Both the EIA and Habitats Regulations are complex and have given rise to extensive litigation over the years. Where the regulations apply, a failure to comply with their detailed requirements when a planning permission is granted will often lead to the decision to grant a planning permission being quashed.

Failure to provide adequate reasons

Although planning decision makers are required to give reasons where they refuse a planning application (Town and Country Planning (Development Management Procedure) (England) Order 2015, article 35(1)(b)), there is no equivalent statutory requirement to give reasons where permission is granted.

Where a planning committee grants permission following an officer’s report recommending approval (or on an appeal, the Secretary of State grants permission in accordance with the planning inspector’s report), there is an assumption that they adopted the advice in the relevant report (Palmer v Herefordshire Council [2016] EWCA Civ 1061) and no further reasons are necessary. However, where a decision is made against an officer recommendation, and particularly, where the proposal represents a substantial departure from national or local plan policy, the Courts commonly require the decision to be supported by adequate reasons (Dover District Council v CPRE Kent [2017] UKSC 79). A failure to provide reasons in these circumstances can lead to the decision being quashed.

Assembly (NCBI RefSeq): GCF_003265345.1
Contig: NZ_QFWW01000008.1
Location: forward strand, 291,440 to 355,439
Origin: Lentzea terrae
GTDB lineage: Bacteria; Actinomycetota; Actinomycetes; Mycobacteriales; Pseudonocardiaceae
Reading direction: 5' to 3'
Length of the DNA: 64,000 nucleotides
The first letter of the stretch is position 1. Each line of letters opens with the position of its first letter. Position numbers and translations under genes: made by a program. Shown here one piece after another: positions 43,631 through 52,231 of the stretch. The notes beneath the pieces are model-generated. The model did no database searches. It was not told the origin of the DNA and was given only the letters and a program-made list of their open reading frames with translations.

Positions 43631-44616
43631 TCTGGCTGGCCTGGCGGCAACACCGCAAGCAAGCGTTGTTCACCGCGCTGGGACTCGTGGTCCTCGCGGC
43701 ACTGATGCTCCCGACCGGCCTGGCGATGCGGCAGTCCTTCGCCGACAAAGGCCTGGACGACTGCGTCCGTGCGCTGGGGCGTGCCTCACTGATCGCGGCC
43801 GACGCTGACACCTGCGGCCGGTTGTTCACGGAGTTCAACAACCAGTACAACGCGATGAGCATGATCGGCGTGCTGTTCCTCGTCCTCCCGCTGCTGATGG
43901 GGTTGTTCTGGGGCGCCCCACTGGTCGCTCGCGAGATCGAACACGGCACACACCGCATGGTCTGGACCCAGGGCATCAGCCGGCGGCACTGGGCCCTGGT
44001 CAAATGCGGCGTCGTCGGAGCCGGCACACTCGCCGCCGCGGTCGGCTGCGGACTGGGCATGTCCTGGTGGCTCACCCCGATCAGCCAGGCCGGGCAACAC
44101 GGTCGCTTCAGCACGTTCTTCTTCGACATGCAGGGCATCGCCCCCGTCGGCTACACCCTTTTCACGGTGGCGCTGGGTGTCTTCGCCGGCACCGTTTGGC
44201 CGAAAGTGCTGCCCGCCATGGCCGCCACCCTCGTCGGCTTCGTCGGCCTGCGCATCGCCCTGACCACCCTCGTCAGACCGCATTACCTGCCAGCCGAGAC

The consequences of a successful challenge

As mentioned above, a Court will not substitute its own judgement on the merits of a planning application or proposed planning policy for those of the decision maker. However, where it identifies a mistake in the way that the decision was made, the Court should quash the decision, unless it considers that the impugned decision is highly likely to have been the same, even if there had been no such mistake (Senior Courts Act 1981, s. 31(2A).

The Judicial Review and Courts Bill, which is currently making its way through parliament, will allow a Court to make a wider range of quashing orders, including orders which have a prospective-only effect and orders which are subject to conditions. However, it is too early to say whether the changes proposed in the Bill will have a significant impact on planning judicial reviews.

In any event, once a decision is quashed by a Court, it is returned to the original decision maker for redetermination. The concern of the challenging objector is that the decision maker will simply make the same decision for a second time. However, the Court will often provide guidance as to how the decision should be properly remade, and if that guidance is followed it will often be more difficult to reach the same decision. For example, where a planning committee has ‘gone off the rails’ and overruled its officers’ recommendations without any sensible reasons, if on a redetermination they cannot find any sensible reasons for disagreeing with the original recommendation, they are much more likely to follow that recommendation.

Risks and costs

The biggest risk for anyone bringing a challenge in the English Courts, is the risk of losing and an adverse costs award. Always bear in mind the general rule that the unsuccessful party will have to pay the legal costs of the successful party (as a rule of thumb, the successful party will usually be awarded between 70%-80% of the costs they incur in fighting the case). The purpose of this rule is to discourage unrealistic claims.